It's a lovely book, and beautifully printed -- the glass shards and titling are embossed, and the letters are foiled. Probably the best cover I've had to date, quality-wise. If you want one of your own, I'm going to have another free books contest at the web site next month. Otherwise it'll be on sale February 28th. Kathy and Mike do need new shoes . . . :)
(And I apologize for the lousy photo. Yours truly will be spending part of the next check on a new camera.)
I have no water this morning (Holly, is this retro-mojo or something?) Apparently someone is working on the main for the next several hours and the whole neighborhood has been put on Sahara status. I have plenty of drinking water in the fridge, so me and the cats won't die of thirst, but I do laundry in the a.m., and not being able to is bugging the hell out of me. Maybe because Rush threw up on my favorite pair of old black jeans last night. I need to go write now and stop obsessing about the wash . . .
What's the formula for happiness? According
to a couple of British researchers, happiness = P + 5E + 3H*.
That's ridiculous, of course -- everyone knows the formula for happiness is a highly guarded, top-secret equation which can only be found here,
or if you're feeling snooty, here,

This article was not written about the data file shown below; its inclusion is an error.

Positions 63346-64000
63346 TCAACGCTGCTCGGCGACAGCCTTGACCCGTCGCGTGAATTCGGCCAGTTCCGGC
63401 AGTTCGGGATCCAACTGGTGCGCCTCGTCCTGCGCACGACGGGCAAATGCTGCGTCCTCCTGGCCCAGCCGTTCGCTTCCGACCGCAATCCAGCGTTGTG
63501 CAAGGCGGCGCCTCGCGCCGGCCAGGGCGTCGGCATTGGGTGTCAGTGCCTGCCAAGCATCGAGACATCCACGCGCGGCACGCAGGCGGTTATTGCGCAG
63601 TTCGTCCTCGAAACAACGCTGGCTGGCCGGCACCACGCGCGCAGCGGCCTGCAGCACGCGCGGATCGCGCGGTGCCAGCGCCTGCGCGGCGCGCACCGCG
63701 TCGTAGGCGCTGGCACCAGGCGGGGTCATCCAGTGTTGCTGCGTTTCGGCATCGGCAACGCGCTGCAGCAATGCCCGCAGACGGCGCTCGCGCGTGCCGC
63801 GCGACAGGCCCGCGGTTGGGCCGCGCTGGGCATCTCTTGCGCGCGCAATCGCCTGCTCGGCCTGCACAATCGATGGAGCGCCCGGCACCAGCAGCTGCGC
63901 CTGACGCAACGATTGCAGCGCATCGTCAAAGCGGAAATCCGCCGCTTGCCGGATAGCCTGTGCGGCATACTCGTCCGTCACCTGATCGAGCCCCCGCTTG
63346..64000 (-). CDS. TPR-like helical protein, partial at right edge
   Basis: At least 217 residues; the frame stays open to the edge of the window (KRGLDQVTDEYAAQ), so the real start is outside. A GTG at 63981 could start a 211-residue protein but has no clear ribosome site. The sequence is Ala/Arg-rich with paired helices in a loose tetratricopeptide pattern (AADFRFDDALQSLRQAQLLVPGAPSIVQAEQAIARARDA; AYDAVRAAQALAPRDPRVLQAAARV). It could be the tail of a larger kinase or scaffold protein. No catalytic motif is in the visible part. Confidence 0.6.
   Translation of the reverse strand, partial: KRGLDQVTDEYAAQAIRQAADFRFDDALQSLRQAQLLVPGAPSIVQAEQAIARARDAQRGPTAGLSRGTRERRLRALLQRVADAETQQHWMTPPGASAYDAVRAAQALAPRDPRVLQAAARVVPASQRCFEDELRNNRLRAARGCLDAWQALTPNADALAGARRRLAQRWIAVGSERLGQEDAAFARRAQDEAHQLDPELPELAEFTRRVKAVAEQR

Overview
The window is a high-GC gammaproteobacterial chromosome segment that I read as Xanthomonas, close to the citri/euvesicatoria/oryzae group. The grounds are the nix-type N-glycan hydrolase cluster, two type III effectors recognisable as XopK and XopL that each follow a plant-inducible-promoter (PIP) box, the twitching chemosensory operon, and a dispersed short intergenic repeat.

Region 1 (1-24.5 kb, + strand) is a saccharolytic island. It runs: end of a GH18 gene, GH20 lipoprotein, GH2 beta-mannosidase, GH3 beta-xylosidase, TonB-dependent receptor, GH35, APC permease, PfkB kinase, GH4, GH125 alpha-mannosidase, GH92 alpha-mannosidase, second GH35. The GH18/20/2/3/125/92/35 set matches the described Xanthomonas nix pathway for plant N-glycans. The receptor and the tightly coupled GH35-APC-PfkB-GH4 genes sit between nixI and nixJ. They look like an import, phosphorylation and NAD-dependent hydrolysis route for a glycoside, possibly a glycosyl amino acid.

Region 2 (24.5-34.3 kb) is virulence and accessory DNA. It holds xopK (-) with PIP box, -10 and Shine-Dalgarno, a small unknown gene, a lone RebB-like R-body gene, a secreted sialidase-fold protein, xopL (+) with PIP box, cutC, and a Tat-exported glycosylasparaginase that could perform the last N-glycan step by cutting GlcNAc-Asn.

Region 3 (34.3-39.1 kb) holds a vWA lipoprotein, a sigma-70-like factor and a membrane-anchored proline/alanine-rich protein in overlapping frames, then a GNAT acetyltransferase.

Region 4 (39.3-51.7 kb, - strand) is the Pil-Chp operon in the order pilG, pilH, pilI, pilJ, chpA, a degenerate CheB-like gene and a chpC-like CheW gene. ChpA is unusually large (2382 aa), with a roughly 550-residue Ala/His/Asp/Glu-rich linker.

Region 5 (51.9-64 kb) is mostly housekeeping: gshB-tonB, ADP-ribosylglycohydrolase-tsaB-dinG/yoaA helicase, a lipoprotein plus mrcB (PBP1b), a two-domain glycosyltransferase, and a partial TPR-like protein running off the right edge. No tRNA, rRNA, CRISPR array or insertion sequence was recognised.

or if you're on a diet, here.
*P stands for Personal Characteristics (outlook on life, adaptability and resilience); E for Existence (health, friendships and financial stability) and H represents Higher Order (self-esteem, expectations and ambitions).
The Dear Abby of the Dictionary:
It's amazing what a Google word search brings up sometimes -- like the web site for Evan Morris, the Word Detective.
Seems like he's got the dirt on every word in Webster's and then some.
Another blow torch was tossed into deadline Hades today, turning up the heat just one more notch. I'm reminded of the comic who used to tell jokes while juggling an unboiled egg, an operating chainsaw, and I think something on fire. I remember how he smiled while he did it, even as sweat ran down the sides of his face. My job is not quite as demanding, but tension-wise, I can definitely relate.
Lily gave me a book of Tao meditations for Christmas, and I've been reading one every morning. Part of the meditation for today was, "...be like water confronted with a rock. Go around it, under it, and pass on, leaving the solid young rock far behind."
I really liked it, because there are always a lot of rocks dropping down into my little creek, and I need to get past them. The world is filled with insensitive morons who try to block the creative flow, because they can't do anything else with themselves. At times I still wish I could put my trusty sledgehammer to good use, but I'm getting a little better at being water.
Idiot Quote of the Day:
This really offended me on so many levels it took my breath away: